FIRST – Always qualify the signer by using proper ID. There are eight Identification cards that are acceptable under California state law. If no ID is available, the signer may use a credible witness or two credible witnesses. Use the ID Checking Guide to verify the validity of the identification. Ask your signer up front if he or she is willing to leave a thumbprint in your journal if the document involves real property or is an original Power of Attorney.
SECOND – Completing a journal entry should always be your next step as it helps protect you legally from liability. A complete and accurate journal entry demonstrates that you did your job correctly. You may only keep one active journal at a time and all your notarial acts must be recorded. Keep your journal under lock and key as the state requires. You are the only one that should have access.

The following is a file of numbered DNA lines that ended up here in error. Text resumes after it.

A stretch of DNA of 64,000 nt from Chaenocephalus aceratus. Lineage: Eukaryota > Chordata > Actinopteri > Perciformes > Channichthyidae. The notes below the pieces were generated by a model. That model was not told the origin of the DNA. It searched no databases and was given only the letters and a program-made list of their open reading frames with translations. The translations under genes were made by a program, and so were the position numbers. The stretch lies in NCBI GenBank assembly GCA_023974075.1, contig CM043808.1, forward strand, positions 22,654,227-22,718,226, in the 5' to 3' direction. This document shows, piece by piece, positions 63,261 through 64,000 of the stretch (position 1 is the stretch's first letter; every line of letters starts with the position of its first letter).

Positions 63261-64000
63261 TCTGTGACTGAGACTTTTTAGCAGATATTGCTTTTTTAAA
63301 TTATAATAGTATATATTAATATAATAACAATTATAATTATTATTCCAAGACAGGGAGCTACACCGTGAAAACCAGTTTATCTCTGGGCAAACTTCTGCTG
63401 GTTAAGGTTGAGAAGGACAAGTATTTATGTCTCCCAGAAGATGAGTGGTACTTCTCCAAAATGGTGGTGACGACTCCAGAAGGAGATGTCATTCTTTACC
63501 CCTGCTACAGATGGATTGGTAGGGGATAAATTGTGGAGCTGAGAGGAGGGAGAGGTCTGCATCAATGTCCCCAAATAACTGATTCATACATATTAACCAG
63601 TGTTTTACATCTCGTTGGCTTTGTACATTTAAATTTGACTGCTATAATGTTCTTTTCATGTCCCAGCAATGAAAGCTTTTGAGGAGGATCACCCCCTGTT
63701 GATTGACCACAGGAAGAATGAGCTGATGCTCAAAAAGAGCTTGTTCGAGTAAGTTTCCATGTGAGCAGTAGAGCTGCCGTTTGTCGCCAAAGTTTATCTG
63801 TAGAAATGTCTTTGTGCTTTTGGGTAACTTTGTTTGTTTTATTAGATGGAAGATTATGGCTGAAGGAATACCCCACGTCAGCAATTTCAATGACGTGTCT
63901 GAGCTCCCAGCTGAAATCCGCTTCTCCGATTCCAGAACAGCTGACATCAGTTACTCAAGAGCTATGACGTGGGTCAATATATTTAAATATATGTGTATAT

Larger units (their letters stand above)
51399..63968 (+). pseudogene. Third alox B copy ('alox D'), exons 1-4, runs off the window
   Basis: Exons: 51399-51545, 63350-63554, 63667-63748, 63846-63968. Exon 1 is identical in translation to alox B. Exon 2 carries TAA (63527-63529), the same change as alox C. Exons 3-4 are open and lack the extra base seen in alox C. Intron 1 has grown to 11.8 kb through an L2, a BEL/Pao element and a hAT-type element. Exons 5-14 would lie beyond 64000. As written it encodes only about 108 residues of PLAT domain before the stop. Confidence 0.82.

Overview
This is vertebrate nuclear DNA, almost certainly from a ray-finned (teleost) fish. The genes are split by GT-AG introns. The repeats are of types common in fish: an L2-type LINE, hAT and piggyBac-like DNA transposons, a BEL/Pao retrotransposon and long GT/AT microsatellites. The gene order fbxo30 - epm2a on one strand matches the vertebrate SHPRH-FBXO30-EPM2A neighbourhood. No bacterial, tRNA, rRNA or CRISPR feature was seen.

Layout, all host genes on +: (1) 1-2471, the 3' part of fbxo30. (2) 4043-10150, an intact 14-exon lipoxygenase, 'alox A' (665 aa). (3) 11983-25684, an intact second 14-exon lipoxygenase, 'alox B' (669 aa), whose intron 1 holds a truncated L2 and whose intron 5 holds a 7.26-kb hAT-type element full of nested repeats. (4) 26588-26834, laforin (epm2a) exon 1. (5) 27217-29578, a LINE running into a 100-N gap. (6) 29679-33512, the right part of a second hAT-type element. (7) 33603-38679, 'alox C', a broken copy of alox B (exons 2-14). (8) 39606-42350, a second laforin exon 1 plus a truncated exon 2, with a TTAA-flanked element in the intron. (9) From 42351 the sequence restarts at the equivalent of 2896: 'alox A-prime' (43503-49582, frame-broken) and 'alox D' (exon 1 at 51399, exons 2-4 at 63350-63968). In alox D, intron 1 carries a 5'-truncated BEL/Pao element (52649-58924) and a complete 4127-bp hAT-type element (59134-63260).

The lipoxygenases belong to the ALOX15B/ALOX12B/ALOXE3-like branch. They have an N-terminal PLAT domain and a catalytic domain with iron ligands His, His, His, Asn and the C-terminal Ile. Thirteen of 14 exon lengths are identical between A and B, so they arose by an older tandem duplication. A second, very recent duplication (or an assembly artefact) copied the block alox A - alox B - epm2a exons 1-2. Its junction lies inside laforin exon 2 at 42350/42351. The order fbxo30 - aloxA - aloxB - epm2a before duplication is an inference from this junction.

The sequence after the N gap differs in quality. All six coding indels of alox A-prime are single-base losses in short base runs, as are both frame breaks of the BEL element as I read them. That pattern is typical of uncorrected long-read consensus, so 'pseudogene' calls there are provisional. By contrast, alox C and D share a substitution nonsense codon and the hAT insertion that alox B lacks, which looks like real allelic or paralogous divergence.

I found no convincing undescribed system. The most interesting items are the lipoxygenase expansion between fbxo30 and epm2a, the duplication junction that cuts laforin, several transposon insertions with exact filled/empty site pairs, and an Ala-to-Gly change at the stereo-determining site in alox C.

THIRD – A document is not officially notarized until you complete the notarial wording, sign and stamp your Notary seal.
Notarizations are usually straight forward but missteps can expose you to legal liability. The two most common causes of liability are the failure to properly identify your signer and require personal appearance of your document signer. Although lawsuits against Notaries are rare, bE sure to follow these simple measures to avoid any chance of finding yourself in any hot water.